Regency Lemon Mince Pies & Tarts


Regency Lemon Mince Pies & Tarts

The 21st century mince pie is a really good example of a medieval dish that has evolved to suit modern tastes.

A mince pie in Tudor times would have contained a rich mixture of sweet and savoury tastes but today all that remains of the original savoury ingredients is the suet – and even that is now being replaced with non-animal products.

This original recipe for lemon mincemeat was written down between 1775 and 1817 by Martha Lloyd who was a close companion of writer Jane Austen.

In common with many ladies of the period, Martha Lloyd compiled her own cookery book which has been updated by Maggie Black and Deirdre Le Fay as "The Jane Austen Cookbook' and published by the British Museum Press.

We have stayed faithful to the original recipe but have replaced the candied orange peel with mixed peel for convenience and worked out the quantities in cupfuls to make it easier to cook.

The spices can be adjusted to suit your taste but we think that these quantities are a good place to start.


Original recipe

"Take a good lemon squeese out the Juice, boil the Pulp with the rind tender & pound it very fine; put to it three quarters of a pound of currants, half a pd. Of Sugar, half an oz: of Orange flour water a good glass of Mountain or brandy put in your juice with half a nutmega little mace Cittron or candied Orange peel as you please. You must put three quarters of a pd. Of Beef Suet Chopt very fine & mixed with the Currants. [added by another hand:] Half a doz. Apples chopt fine & added to it is a great improvement.'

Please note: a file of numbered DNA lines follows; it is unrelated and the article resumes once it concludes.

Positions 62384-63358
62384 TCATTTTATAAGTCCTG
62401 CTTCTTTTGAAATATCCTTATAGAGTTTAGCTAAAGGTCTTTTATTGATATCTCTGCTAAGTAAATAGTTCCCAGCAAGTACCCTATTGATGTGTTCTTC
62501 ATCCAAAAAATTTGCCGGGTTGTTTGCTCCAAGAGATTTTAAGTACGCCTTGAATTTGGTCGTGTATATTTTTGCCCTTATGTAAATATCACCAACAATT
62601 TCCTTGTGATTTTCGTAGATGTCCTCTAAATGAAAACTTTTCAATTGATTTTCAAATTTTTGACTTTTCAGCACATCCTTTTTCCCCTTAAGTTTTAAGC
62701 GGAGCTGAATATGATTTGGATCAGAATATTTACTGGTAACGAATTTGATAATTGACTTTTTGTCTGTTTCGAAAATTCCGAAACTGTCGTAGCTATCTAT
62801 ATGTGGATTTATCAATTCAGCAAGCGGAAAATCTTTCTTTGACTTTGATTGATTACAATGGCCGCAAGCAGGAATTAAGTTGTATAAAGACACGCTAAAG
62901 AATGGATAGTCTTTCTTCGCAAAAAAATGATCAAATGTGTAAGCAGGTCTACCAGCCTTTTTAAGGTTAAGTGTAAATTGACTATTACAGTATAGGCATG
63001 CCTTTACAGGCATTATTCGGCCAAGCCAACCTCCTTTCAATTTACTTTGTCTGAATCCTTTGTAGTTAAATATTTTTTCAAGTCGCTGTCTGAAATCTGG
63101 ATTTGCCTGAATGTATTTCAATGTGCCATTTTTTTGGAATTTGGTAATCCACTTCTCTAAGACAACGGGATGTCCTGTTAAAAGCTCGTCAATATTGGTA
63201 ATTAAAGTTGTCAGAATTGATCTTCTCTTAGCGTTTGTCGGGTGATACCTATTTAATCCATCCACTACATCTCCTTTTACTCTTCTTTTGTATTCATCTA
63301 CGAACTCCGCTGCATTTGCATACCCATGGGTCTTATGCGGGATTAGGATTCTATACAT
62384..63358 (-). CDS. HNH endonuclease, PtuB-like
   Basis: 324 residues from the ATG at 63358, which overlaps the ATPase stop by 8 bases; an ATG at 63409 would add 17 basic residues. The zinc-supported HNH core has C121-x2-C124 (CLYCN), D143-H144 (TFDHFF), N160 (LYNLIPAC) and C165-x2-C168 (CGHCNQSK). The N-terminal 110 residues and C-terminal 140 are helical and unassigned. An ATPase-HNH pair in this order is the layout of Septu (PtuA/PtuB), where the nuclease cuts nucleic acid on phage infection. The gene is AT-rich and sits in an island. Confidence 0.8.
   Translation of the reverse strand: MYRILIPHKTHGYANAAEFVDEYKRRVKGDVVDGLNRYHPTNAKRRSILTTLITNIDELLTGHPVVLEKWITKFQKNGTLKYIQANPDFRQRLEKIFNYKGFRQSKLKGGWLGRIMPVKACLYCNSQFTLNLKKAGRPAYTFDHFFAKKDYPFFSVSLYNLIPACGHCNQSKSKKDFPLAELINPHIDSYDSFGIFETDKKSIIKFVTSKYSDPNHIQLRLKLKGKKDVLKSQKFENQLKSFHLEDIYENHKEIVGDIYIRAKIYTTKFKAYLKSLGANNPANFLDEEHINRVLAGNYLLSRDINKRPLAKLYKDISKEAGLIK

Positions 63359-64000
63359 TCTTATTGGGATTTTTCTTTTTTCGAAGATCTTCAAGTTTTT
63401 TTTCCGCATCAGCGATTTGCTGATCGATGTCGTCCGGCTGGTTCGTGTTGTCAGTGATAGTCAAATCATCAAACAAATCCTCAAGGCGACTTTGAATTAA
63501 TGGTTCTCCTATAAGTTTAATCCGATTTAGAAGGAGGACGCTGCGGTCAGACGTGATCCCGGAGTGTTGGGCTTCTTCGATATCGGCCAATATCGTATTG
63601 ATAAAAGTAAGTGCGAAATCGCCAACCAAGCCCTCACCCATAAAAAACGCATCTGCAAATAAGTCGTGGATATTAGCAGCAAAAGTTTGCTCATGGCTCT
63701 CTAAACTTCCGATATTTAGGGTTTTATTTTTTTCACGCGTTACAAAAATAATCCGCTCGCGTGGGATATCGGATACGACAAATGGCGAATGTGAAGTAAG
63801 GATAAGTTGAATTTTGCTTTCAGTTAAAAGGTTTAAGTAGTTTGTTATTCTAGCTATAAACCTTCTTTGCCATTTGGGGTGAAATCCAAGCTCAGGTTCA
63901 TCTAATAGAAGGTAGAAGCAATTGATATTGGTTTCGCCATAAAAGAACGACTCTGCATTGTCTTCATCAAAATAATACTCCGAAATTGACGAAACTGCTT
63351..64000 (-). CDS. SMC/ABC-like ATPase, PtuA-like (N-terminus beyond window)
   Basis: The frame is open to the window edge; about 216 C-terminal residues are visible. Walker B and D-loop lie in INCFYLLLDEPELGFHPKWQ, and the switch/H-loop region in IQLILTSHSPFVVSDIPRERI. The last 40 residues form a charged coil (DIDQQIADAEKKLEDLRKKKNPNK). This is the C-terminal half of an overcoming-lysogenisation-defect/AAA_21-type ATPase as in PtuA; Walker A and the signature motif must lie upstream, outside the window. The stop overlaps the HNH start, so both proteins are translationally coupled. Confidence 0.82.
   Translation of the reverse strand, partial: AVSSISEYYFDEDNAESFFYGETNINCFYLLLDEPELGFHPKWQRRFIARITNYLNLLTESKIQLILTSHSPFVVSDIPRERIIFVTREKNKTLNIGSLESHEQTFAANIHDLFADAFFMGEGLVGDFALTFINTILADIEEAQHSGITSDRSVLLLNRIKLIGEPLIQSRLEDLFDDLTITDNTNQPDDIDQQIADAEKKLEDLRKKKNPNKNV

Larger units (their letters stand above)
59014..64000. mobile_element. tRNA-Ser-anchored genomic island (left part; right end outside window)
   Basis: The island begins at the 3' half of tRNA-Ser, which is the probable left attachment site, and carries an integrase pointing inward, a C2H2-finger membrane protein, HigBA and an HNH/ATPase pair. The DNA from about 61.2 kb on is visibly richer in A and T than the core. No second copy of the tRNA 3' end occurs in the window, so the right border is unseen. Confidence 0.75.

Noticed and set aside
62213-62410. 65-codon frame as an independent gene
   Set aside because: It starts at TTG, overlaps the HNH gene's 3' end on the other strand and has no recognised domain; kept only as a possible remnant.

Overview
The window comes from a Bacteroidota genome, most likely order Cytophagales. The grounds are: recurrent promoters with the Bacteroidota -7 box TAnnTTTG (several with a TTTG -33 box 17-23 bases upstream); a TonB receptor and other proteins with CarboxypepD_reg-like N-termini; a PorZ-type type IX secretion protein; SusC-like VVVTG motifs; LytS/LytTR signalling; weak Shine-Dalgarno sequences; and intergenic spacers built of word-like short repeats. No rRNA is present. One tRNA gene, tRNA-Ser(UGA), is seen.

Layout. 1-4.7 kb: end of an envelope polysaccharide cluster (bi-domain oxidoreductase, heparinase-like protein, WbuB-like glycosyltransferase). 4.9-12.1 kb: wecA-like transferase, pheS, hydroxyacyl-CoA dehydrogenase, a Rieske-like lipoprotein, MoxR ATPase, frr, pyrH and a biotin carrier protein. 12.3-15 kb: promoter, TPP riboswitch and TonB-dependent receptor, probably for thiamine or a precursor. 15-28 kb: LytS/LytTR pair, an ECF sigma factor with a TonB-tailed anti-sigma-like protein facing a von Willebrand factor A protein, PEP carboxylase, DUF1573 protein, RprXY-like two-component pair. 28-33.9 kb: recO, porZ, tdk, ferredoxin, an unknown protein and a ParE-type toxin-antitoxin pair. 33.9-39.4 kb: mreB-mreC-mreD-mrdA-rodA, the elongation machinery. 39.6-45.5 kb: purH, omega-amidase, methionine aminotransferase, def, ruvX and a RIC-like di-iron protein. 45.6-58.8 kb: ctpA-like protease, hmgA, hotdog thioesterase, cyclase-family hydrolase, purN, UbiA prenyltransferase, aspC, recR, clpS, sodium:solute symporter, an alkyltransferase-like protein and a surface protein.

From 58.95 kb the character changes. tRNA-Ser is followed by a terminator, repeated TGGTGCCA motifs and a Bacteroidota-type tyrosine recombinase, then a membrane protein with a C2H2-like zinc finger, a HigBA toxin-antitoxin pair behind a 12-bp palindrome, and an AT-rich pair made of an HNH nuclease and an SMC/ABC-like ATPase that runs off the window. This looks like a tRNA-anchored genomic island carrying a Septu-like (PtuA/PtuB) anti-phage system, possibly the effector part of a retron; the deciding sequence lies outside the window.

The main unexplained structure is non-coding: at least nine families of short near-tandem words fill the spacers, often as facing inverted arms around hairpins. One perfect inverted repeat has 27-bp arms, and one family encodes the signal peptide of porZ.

1 large lemon
2 ½ cups of currants
1 cup of chopped green apple
1 ¼ cups of white sugar
2/3 cup of mixed peel
1 ½ cups of shredded beef suet
½ teaspoon of grated nutmeg
½ teaspoon of ground mace
freshly ground pepper to taste
1 tablespoon of orange-flower water
5 tablespoons of Malaga wine or brandy


Squeeze the lemon and strain the juice
Boil the pulp and rind until soft then wizz to a paste in an electric blender.

Cook's Note: Originally this would have been done by grating and then grinding the pulp and rind in a pestle and mortar. The blender will produce a very smooth paste without all the hard work!

Mix all the dry ingredients in a large bowl then mix in the lemon paste.
Finally add all the liquids including the lemon juice and stir well.

Cook's Note: If the mincemeat is to be stored for any length of time then the mixture should be baked in the oven for 1 hour at 225-250F or 110-130C. The mincemeat can then be stored in sterilised jars. (Mixture makes about 4lb – 1.8 kilos of mincemeat)

The finished mincemeat can be used to fill pastry (shortcrust is our favorite) cases or made into decorated tarts as our illustration shows. We even tried it in puff pastry cases and found them delicious.

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